Job Fair Targets Young People for Construction Trades

Fri January 27, 2017 - Midwest Edition
Bryan Maddrick

Attendants discuss the possibilities and potential for work with heavy equipment. (WSYX/WTTE)
Attendants discuss the possibilities and potential for work with heavy equipment. (WSYX/WTTE)
Attendants discuss the possibilities and potential for work with heavy equipment. (WSYX/WTTE) Young people learn more about the industry from experts in the local area. (WSYX/WTTE) There is a push to get more younger people interested in trade skills to supplement the growing needs of the industry. (WSYX/WTTE) Brick-laying techniques are presented. (WSYX/WTTE) Visitors to the job fair discuss taking on a trade skill with a booth representative. (WSYX/WTTE)

There's a growing shortage of skilled workers in central Ohio. Now, there's a push to get younger people into the construction industry.

At 14, Tawfeeq Sirag already knows construction is what he wants to do for a living. Professional bricklayers are showing him the ropes.

"It was hard, especially the brick part that was hard."

With so many career options for young people, this high school freshman says a job where he can work with his hands isn't a hard choice.

"I just want to be outside a lot more and I like to build Lego stuff. So, I like to build with those,” explains Sirag.

The teens enthusiasm is what job seekers are looking for at the Construction Trades Career Fair. It's targeting high school students and young adults interested in construction.

"One of the challenges and the biggest challenge that they face is trying to recruit younger folks,” said Patrick Reardon with the Ohio State Apprenticeship Council.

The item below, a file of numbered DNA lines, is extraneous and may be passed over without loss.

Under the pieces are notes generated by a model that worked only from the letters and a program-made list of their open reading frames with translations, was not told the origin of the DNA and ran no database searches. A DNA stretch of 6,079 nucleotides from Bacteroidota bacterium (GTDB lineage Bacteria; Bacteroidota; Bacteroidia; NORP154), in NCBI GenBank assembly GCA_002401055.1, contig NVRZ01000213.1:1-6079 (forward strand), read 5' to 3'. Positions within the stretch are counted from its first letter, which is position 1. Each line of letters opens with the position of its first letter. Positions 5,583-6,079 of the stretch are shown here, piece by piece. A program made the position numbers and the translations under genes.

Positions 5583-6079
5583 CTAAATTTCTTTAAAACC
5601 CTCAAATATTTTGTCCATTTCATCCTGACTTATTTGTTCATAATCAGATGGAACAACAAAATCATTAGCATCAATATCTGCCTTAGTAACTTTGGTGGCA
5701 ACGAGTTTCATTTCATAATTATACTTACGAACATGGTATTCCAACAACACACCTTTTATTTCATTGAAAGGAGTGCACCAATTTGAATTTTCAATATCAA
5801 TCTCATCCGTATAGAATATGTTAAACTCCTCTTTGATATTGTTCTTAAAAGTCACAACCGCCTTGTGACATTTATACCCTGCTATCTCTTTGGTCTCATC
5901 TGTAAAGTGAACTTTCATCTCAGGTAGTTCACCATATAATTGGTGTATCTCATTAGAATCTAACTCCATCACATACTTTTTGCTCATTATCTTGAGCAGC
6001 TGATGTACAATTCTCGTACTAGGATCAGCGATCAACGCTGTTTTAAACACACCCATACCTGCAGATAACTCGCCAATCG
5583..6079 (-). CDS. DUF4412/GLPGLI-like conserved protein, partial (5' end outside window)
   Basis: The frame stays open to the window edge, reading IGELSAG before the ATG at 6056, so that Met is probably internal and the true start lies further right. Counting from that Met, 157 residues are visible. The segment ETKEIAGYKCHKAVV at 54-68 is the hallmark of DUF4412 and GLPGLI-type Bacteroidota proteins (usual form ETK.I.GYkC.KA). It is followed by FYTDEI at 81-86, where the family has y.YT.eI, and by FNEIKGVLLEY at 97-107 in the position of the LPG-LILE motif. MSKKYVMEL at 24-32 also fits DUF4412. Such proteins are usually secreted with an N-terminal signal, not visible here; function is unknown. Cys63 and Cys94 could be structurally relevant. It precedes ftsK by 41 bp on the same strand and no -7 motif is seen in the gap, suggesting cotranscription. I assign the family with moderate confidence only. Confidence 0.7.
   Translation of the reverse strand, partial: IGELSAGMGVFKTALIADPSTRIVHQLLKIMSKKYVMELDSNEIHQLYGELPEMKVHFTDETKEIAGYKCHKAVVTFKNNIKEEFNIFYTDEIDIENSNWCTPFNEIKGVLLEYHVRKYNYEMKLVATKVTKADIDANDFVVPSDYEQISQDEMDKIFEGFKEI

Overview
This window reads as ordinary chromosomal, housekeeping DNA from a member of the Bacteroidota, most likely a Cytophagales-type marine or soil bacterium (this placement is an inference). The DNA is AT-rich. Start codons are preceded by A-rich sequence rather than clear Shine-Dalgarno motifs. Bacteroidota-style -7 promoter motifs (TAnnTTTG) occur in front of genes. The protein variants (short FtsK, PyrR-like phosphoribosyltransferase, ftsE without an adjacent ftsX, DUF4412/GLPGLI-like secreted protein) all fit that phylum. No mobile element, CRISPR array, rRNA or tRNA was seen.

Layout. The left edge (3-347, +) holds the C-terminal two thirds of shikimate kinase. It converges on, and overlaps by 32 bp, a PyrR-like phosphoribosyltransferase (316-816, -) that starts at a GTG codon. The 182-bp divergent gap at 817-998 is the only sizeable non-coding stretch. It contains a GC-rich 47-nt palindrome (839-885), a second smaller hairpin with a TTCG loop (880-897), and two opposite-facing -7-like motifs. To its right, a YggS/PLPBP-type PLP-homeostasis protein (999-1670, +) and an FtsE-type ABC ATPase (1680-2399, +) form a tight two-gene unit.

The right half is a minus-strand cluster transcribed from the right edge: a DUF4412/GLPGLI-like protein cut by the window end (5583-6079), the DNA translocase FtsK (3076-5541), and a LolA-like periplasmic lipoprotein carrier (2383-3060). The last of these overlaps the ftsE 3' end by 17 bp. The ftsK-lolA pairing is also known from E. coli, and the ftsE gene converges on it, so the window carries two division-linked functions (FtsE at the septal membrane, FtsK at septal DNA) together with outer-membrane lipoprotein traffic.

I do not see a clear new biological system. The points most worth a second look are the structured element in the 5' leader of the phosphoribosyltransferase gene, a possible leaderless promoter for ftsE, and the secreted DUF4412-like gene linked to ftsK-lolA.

According to a survey by the Associated General Contractors of America, in Ohio 65 percent of contractors report it will become harder to find and hire qualified construction professionals over the coming year.

That's a concern Reardon also hears.

"A lot of the younger generation are really interested in IT work and things of that nature and it's just a challenge for them to get people in the pipeline to replace some of their aging workforce."

Some young people are thinking about career options in a trade. For more than ten years, Shawnte Mitchell has been working in one as an electrician. He's still young and looking for a job that's not temporary

"It's been tremendously tough for me and my family and it's something that keeps me out coming to events like this and reapplying and finding my niche and my spot,” said Mitchell.

Thursday's career fair was the first one ever held. For more information on available jobs and apprenticeship, people can go to Ohio Means Jobs apprentices or Jobseeker pagees.

For more information, visit

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